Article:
When wastewater treatment authorities expand their existing operations or establish new sites, the standards they need to comply with have become far stricter. There are stricter regulators and government standards. As communities have moved closer to operations, they have brought higher quality-of-life expectations as well.
We have already seen countries like the US introduce environmental justice (EJ) laws. These EJ laws require increased oversight near “overburdened communities”. Facilities seen countries l that are found to have a negative impact on human health and the environment are in breach and subject to closures or even permit denials. For wastewater operations, this is focused on operational odour and community complaints.
As the landscape changes, operators need to be looking for opportunities to make improvements and ultimately optimise their systems. If these improvements aren’t made over time, keeping the operation sustainable and meeting the expectations of evolving communities will be an uphill battle.
But beyond the big picture improvements facilities implement, there’s also the need to optimise how you handle the day-to-day challenges or setbacks thrown your way, such as odour issues.
This is where environmental intelligence often proves to be particularly beneficial, especially in the case of odour complaints from the community.
The first aspect of this is that all the real-time information you need is in the one place, so it can be accessed quickly and without confusion. The data is also easy to understand, eliminating the need for a long and complex interpretation process.
With environmental intelligence operators can ensure they have all the information they need – when they need it the most. They can make fast, informed decisions that are in the best interest of their facility.
Wastewater treatment is an important, if not critical, aspect of our communities and how we function. Maintaining a positive relationship relies on both parties seamlessly co-existing with one another.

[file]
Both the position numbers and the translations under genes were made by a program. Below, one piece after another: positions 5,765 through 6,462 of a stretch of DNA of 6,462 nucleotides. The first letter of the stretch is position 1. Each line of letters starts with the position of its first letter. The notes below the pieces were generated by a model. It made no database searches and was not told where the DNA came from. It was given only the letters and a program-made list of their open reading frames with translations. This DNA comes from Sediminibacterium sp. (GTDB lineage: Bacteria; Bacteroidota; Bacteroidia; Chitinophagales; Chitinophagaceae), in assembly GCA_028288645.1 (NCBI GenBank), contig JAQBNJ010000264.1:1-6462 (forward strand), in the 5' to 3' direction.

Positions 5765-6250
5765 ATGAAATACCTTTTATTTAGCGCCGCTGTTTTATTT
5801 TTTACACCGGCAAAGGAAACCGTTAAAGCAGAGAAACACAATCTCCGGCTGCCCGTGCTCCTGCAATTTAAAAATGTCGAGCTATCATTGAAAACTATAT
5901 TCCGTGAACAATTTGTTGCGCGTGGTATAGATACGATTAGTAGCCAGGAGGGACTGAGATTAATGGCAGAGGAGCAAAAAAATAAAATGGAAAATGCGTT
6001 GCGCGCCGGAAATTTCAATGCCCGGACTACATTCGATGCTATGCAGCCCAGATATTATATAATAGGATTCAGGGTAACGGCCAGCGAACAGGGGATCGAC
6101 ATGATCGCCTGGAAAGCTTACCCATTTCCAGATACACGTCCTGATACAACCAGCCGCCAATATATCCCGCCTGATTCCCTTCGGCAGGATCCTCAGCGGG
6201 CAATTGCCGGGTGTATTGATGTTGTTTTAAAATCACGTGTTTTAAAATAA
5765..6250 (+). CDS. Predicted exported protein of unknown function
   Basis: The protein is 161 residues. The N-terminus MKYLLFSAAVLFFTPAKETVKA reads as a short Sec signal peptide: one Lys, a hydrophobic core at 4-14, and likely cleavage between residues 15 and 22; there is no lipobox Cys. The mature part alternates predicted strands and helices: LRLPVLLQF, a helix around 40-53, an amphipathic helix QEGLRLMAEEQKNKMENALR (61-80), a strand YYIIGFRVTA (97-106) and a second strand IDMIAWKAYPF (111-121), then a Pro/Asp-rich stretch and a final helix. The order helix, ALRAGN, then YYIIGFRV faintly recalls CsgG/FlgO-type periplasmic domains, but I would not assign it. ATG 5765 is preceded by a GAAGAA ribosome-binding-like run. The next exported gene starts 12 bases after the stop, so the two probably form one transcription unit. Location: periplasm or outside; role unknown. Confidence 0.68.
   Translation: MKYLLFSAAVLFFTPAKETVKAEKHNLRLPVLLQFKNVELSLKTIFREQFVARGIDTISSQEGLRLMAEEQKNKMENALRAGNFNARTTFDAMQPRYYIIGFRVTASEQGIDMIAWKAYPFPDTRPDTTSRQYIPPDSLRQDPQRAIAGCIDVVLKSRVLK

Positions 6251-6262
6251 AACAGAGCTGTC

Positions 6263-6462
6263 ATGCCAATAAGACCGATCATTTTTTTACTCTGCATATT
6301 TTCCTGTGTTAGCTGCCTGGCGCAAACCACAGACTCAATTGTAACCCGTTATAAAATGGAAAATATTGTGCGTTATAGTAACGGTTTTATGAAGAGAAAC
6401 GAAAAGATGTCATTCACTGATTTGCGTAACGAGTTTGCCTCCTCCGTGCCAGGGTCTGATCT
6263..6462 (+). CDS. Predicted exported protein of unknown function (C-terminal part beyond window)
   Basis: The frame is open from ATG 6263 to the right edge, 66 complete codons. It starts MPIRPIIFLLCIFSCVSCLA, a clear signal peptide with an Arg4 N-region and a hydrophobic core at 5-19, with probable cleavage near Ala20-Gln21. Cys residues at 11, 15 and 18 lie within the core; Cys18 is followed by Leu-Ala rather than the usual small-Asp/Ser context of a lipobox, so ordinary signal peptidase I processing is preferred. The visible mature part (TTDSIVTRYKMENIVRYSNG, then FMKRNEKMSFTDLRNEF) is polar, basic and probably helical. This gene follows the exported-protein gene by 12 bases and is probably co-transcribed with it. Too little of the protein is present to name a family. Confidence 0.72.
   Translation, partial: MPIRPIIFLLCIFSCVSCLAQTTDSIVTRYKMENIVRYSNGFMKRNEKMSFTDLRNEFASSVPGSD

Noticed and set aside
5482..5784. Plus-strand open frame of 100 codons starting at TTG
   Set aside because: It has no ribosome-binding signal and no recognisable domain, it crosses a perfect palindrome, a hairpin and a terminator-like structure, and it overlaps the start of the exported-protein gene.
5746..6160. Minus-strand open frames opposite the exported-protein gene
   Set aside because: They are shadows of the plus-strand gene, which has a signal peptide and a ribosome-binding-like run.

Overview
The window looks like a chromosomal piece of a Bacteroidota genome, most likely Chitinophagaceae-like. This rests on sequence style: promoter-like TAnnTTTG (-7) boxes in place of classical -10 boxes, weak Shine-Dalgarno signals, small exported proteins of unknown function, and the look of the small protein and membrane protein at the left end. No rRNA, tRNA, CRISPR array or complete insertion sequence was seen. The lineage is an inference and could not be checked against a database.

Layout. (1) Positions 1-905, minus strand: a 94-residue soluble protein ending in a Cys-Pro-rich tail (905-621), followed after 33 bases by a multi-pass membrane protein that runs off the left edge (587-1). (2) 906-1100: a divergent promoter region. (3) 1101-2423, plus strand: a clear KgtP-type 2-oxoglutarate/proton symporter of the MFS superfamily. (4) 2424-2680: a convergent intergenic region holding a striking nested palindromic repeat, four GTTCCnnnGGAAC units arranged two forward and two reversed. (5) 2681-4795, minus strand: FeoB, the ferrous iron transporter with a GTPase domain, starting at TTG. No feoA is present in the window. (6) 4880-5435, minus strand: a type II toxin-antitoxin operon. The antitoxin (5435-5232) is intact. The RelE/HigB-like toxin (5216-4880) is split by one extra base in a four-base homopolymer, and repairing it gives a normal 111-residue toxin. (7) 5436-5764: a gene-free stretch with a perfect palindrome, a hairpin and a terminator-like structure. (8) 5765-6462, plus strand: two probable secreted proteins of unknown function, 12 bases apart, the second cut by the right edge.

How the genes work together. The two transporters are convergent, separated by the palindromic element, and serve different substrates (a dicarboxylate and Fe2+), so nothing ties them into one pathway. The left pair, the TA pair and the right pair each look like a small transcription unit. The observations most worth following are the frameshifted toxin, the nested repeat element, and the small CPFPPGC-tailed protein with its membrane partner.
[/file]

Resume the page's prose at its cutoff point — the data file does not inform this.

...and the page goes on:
Harmony and trust between the two make life easier for all involved.
When wastewater treatment facilities are open and transparent with those in local areas, hear and act on their concerns or complaints and successfully keep odour issues to a minimum, the community is happier and doesn’t pressure operators to change or regulators to intervene.
With fewer disruptions operators can stay on schedule and make sure they meet deadlines. They are also then capable of managing environmental expectations themselves, requiring little if any intervention from regulators.
There are five stages of community engagement that wastewater treatment facilities can fall into. Ideally facilities want to avoid being on the disengagement and ignorance, passive and reactive approach and being at the responsive end of the spectrum. Stages four and five, which are proactive engagement and collaborative engagement, support more community involvement and improved communication and are ultimately the end goal for those striving to co-exist with communities.
Contact us to improve odour management at your wastewater treatment facility
Envirosuite’s environmental intelligence for wastewater facilities is trusted around the world and backed by 30 years of expertise. Our monitoring and forecasting solutions are designed for rapid deployment and can be implemented in as little as a few days.